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You’re driving down the road and suddenly see blue lights in your rear-view mirror. Your pulse quickens, your hands grip the steering wheel a little tighter, and you feel something that can only be described as “impending doom.” After realizing that the police officer on your tail has no intentions of passing you, you realize that there’s no mistaking it—you’re getting pulled over.

Getting stopped by a police officer when you’re driving is a stressful, frightening, anxiety-inducing, and frustrating experience—especially if you don’t know what you did wrong. It can be hard to keep your composure during a traffic stop, but it’s essential to keep a level head throughout the encounter, as your freedom may depend on it.

Follow These Tips during Traffic Stops

Almost everyone gets pulled over at some point in their lives. But many people don’t know the proper procedure or what the police officers who pull them over expect of them.

Following these steps can help your encounter with a law enforcement officer go as smoothly as possible:

Begin pulling over immediately when you realize you’re being stopped. Pulling over when an officer initiates a traffic stop is a balancing act. He or she wants you to stop your vehicle as soon as possible, but you should also make sure you do so in a safe manner. If you can’t pull over immediately due heavy traffic or other circumstances, turn on your emergency flashing lights to let the officer know you’re aware that you’re being pulled over and are planning to stop.

Pull over on the right side of the road and in a safe location. Make sure there’s plenty of room for your vehicle, the officer’s vehicle, and for him or her to exit the vehicle and approach your window.

Turn off your vehicle’s engine, lower your window, and keep your hands on the wheel.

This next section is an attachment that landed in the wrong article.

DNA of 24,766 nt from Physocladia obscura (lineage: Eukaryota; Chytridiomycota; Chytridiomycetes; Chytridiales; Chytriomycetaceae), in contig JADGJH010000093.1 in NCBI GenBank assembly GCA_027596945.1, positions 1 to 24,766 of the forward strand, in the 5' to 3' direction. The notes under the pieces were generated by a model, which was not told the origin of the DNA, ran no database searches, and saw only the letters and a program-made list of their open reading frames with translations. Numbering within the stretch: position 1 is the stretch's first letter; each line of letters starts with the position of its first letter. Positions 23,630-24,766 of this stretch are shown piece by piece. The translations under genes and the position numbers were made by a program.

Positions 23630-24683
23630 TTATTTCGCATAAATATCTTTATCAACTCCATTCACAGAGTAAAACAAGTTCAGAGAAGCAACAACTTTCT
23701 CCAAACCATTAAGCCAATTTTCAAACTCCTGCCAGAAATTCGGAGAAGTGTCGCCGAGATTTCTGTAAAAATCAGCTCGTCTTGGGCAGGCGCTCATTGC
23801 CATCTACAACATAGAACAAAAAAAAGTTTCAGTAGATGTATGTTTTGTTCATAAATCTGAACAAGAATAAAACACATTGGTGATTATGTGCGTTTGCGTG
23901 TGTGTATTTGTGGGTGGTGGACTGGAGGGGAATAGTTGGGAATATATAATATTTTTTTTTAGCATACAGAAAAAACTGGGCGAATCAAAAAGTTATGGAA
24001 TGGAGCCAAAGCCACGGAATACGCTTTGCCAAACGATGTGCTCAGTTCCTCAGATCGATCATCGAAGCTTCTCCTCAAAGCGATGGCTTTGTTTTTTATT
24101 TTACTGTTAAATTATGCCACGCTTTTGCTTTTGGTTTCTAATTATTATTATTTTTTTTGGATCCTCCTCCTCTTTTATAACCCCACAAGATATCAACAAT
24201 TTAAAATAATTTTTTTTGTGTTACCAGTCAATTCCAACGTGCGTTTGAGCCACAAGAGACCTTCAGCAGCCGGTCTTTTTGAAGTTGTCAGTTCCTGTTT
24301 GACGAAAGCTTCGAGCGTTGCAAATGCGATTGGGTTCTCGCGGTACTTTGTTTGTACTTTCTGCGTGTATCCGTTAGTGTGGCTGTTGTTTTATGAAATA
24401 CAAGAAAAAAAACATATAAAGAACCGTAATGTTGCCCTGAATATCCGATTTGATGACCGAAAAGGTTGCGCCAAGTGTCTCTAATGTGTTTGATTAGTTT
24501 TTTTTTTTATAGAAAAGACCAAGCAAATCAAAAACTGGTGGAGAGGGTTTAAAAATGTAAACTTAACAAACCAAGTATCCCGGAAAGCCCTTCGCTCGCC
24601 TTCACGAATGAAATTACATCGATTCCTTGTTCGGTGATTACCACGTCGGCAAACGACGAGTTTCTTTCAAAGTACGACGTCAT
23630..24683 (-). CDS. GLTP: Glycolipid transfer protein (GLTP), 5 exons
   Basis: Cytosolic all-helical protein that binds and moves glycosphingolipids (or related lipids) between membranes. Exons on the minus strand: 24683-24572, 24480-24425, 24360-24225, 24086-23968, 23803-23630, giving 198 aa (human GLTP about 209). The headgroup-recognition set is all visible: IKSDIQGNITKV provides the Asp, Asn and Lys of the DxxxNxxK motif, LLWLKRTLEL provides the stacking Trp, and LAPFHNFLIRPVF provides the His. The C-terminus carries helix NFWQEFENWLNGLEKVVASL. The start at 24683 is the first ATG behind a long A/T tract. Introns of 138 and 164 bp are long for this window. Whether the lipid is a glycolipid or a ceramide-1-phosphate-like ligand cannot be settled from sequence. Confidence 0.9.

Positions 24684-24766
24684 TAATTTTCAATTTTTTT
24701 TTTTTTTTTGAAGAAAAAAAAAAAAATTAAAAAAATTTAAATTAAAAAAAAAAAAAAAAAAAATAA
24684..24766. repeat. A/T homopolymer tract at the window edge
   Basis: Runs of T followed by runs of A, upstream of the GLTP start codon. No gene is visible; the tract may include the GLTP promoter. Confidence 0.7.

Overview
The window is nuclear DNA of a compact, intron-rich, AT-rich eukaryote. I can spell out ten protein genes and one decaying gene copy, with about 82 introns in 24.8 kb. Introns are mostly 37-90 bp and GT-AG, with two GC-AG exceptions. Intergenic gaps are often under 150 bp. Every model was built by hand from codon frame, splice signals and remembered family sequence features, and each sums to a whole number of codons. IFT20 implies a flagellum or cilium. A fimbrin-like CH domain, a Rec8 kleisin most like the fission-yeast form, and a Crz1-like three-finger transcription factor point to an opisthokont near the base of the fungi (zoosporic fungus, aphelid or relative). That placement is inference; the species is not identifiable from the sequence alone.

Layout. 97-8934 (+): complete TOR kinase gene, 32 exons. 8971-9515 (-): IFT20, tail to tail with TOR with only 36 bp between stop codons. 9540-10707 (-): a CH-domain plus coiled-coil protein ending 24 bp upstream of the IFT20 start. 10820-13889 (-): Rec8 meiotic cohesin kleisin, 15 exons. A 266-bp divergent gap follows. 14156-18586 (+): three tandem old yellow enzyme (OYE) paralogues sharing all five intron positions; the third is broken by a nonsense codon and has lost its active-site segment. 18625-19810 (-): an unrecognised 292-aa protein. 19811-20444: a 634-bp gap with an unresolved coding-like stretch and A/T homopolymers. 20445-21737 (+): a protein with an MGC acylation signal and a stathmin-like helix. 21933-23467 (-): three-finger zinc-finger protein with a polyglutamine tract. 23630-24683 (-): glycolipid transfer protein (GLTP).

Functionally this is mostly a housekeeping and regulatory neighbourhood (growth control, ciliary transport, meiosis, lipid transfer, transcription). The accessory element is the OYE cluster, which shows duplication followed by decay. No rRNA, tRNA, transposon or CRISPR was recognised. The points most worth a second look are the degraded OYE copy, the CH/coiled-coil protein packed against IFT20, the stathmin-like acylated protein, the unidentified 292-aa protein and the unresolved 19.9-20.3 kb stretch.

Wait for the officer to ask for your documents before reaching for them. Never make sudden movements around a police officer—especially if they involve reaching for an item in your glove box or console. Don’t reach for your license, registration, or proof of insurance until he or she asks for them.

Be polite and avoid arguing. Answer the officer’s questions honestly, but don’t admit wrongdoing or volunteer information—especially if you don’t know what you did wrong. Address the officer respectfully and don’t question him or her if you get a citation or ticket. Sign it and remember that you will have an opportunity to fight it in court later.

When the traffic stop ends, be careful when merging back into traffic. Check your mirrors and wait for an opening before accelerating back into the street, highway or interstate.

Traffic Stops Don’t Always Go Smoothly. Nashville’s Criminal Defense Lawyer Can Help.

Following the tips above can help you avoid the chance of a bad encounter with a law enforcement officer, but it can’t eliminate it. And bad encounters can sometimes lead to serious criminal charges. If that’s the case for you, don’t wait another minute. Get an experienced Middle Tennessee criminal defense attorney on your side. Contact Eileen Parrish Law today for a consultation!

 

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